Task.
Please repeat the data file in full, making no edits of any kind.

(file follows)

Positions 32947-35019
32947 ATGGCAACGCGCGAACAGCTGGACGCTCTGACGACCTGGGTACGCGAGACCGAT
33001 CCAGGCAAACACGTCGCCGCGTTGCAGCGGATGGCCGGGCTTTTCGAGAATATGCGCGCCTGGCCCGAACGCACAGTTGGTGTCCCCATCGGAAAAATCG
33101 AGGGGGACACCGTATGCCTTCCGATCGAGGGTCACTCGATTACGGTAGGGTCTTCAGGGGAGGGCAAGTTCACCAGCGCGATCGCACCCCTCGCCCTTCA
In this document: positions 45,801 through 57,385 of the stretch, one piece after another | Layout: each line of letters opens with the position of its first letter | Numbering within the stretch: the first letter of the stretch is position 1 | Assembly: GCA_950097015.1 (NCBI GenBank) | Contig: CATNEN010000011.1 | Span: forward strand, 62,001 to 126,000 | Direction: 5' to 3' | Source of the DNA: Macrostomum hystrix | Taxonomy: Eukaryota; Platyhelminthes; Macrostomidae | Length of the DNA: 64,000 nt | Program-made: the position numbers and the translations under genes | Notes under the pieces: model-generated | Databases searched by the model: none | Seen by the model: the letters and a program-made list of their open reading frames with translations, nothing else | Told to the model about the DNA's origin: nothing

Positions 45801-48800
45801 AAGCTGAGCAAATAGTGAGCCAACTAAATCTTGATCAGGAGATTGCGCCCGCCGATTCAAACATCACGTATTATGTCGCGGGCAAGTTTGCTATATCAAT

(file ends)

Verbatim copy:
Positions 32947-35019
32947 ATGGCAACGCGCGAACAGCTGGACGCTCTGACGACCTGGGTACGCGAGACCGAT
33001 CCAGGCAAACACGTCGCCGCGTTGCAGCGGATGGCCGGGCTTTTCGAGAATATGCGCGCCTGGCCCGAACGCACAGTTGGTGTCCCCATCGGAAAAATCG
33101 AGGGGGACACCGTATGCCTTCCGATCGAGGGTCACTCGATTACGGTAGGGTCTTCAGGGGAGGGCAAGTTCACCAGCGCGATCGCACCCCTCGCCCTTCA
In this document: positions 45,801 through 57,385 of the stretch, one piece after another | Layout: each line of letters opens with the position of its first letter | Numbering within the stretch: the first letter of the stretch is position 1 | Assembly: GCA_950097015.1 (NCBI GenBank) | Contig: CATNEN010000011.1 | Span: forward strand, 62,001 to 126,000 | Direction: 5' to 3' | Source of the DNA: Macrostomum hystrix | Taxonomy: Eukaryota; Platyhelminthes; Macrostomidae | Length of the DNA: 64,000 nt | Program-made: the position numbers and the translations under genes | Notes under the pieces: model-generated | Databases searched by the model: none | Seen by the model: the letters and a program-made list of their open reading frames with translations, nothing else | Told to the model about the DNA's origin: nothing

Positions 45801-48800
45801 AAGCTGAGCAAATAGTGAGCCAACTAAATCTTGATCAGGAGATTGCGCCCGCCGATTCAAACATCACGTATTATGTCGCGGGCAAGTTTGCTATATCAAT